|Before Springboard:||Advertising account executive,|
I was looking for something that would let me change careers and get back into the job market quickly.
I started my career in advertising, as an account executive. Most of my clients were automotive companies, and my job was to help them reach more customers. But over time, I realized that a lot of their problems weren’t ones that advertising could solve. They were design problems – like unattractive websites, unintuitive navigation flows, and difficult user experiences. While the industry was still focused on traditional outreach, like TV commercials and banner ads, I wanted to build more interesting ways to engage users.
I realized it was time for a change. If I wanted to solve those kinds of problems, I’d need to become a designer. Design was something I’d always had an interest in, but more as a hobby. Now, I wanted to make it into something more serious – a career.
I knew there was a lot I had to learn. I started looking at full-time graduate courses, but I didn’t want to go through another year or two of school. Plus, when I looked at the courses, I felt like they moved too slowly. I knew I could learn things on my own in a few weeks that they were teaching over three or four months, if I had the right resources and the right support.
Where I needed the most help was in building a portfolio, which I knew I needed when I started looking for jobs. Springboard offered exactly what I wanted. It’s self-paced, so I could move as quickly as I wanted. Projects are a large part of it, so I could add things to my portfolio. And having a mentor meant someone who could help me navigate how I should enter this new field.
The most important part was the full course project, and the opportunity to have a mentor look at my work.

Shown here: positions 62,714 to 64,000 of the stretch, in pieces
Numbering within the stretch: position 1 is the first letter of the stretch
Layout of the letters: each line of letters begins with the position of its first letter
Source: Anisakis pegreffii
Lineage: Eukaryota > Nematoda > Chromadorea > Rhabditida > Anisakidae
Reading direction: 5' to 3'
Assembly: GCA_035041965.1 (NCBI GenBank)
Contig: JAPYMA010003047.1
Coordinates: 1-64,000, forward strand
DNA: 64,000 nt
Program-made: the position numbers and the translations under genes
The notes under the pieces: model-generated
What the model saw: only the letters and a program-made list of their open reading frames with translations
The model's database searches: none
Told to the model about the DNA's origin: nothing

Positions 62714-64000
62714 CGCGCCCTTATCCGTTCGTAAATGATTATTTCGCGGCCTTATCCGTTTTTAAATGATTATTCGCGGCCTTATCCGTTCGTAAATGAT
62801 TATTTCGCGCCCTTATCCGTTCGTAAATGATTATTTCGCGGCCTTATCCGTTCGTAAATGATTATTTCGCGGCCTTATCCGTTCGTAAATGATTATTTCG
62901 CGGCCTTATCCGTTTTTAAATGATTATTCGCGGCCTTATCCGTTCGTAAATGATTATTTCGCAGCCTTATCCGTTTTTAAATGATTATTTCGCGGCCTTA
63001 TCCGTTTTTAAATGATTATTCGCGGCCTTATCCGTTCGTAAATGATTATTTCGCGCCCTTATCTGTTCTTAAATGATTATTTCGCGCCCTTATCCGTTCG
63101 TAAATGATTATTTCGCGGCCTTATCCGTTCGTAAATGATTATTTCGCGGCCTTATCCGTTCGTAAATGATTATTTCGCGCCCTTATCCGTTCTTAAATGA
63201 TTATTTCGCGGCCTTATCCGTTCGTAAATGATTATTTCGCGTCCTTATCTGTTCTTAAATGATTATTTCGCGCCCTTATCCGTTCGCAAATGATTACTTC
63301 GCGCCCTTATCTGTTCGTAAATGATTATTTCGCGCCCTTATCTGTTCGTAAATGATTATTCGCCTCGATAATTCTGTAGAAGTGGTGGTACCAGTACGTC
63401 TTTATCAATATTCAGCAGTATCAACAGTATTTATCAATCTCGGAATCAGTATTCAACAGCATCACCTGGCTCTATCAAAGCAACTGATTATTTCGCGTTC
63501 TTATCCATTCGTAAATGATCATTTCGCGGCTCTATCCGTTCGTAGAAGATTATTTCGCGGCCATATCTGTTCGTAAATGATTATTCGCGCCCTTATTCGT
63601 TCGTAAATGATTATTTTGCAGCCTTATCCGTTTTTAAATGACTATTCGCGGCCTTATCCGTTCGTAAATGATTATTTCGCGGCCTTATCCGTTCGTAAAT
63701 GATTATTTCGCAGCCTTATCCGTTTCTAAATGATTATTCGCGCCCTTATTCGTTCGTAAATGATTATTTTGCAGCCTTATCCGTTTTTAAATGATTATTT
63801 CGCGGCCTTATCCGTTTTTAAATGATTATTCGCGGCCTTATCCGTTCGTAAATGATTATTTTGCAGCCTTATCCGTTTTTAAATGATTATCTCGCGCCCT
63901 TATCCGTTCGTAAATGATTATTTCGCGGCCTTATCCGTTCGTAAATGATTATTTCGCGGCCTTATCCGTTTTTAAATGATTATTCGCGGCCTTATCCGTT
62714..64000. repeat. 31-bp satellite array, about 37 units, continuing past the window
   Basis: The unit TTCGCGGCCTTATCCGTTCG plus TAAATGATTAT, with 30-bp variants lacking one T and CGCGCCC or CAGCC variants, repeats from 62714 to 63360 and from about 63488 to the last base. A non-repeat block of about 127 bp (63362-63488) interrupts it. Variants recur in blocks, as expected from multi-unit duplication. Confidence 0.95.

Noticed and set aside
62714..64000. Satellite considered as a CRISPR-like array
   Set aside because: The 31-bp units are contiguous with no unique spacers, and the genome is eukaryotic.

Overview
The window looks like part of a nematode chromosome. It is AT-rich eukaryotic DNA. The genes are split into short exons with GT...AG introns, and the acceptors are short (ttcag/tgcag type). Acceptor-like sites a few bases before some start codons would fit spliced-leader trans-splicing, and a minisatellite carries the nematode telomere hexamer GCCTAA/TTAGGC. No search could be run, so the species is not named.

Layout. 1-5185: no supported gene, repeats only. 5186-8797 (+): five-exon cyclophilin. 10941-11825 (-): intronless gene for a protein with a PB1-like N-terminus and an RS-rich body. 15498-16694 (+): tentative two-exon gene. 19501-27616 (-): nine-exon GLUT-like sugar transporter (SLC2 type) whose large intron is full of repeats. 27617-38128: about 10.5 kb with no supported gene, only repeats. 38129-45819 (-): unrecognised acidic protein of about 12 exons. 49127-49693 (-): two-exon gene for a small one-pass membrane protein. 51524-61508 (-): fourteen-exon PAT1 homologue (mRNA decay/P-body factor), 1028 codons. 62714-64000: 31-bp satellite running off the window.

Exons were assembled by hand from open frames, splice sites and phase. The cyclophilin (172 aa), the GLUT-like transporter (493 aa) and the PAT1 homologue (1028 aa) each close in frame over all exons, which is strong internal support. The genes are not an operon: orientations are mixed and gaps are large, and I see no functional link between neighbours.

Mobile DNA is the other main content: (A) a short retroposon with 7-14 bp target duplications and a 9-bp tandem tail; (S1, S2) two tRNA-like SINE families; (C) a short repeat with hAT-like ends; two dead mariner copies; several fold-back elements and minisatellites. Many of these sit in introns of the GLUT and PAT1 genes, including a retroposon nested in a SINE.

My favorite Springboard project was redesigning Eat24, a food delivery service. At the time, their website felt outdated, and there were a lot of areas that could be improved. I decided to focus on redesigning the user flow – how people search for restaurants, find things to order, and check out.
Usually, it’s just the final design that goes into your portfolio. But with this project, I wanted to do things differently. I planned to include the entire progression from idea to prototype in my portfolio, with my different iterations in between. It’s not a common approach among designers, but my mentor encouraged me to try it out and guided me through the process. We’d review what I’d done every week, and she helped me build a cohesive story that I could tell to potential employers.
Towards the end of Springboard, I started looking for jobs. I was a little nervous, because I knew I had less experience than others. But I had two things going for me – the projects I did during Springboard and an experienced mentor who could help me figure it out. They proved invaluable. The projects helped me get attention, and my mentor provided crucial pointers on interviewing for design jobs and presenting the work I’d done.
It worked – currently, I’m a designer at TripElephant, a travel planning app. As the main designer on the team, I have a lot of responsibilities, and my job involves a lot of what I learned at Springboard. In just a few weeks, I’ve designed user flows, built prototypes, and created graphic designs. Meanwhile, on the side, I’m also building the branding and design for a photobooth service for weddings, and I’ve gotten several freelance projects too. Not bad for someone who was selling ads just a few months ago!
A great lesson was how research and testing makes any launch more successful.
If you want to build a functional, real skill set, then there's not a better option out there than Springboard.
Springboard let me step back and really figure out the kind of designer I wanted to be.